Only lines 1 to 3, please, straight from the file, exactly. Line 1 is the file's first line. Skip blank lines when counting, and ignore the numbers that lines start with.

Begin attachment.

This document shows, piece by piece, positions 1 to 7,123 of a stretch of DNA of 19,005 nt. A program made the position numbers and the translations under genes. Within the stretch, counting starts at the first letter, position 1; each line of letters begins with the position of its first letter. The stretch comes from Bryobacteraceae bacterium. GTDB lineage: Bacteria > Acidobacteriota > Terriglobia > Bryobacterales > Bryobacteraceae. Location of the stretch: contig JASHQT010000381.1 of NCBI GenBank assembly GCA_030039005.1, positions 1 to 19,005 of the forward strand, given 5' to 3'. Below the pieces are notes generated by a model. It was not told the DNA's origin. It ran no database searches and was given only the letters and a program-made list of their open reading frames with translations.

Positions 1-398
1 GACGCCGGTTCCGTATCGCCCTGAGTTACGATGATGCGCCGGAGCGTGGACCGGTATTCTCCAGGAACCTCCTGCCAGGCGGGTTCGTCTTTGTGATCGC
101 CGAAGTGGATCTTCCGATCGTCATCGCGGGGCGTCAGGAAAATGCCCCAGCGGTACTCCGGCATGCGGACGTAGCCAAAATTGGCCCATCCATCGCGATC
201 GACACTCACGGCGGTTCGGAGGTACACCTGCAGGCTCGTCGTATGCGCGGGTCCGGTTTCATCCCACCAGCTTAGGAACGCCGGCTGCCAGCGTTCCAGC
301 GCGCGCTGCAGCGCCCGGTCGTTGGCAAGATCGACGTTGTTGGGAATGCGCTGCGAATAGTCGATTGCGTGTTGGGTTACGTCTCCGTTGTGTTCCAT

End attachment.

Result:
This document shows, piece by piece, positions 1 to 7,123 of a stretch of DNA of 19,005 nt. A program made the position numbers and the translations under genes. Within the stretch, counting starts at the first letter, position 1; each line of letters begins with the position of its first letter. The stretch comes from Bryobacteraceae bacterium. GTDB lineage: Bacteria > Acidobacteriota > Terriglobia > Bryobacterales > Bryobacteraceae. Location of the stretch: contig JASHQT010000381.1 of NCBI GenBank assembly GCA_030039005.1, positions 1 to 19,005 of the forward strand, given 5' to 3'. Below the pieces are notes generated by a model. It was not told the DNA's origin. It ran no database searches and was given only the letters and a program-made list of their open reading frames with translations.

Positions 1-398
1 GACGCCGGTTCCGTATCGCCCTGAGTTACGATGATGCGCCGGAGCGTGGACCGGTATTCTCCAGGAACCTCCTGCCAGGCGGGTTCGTCTTTGTGATCGC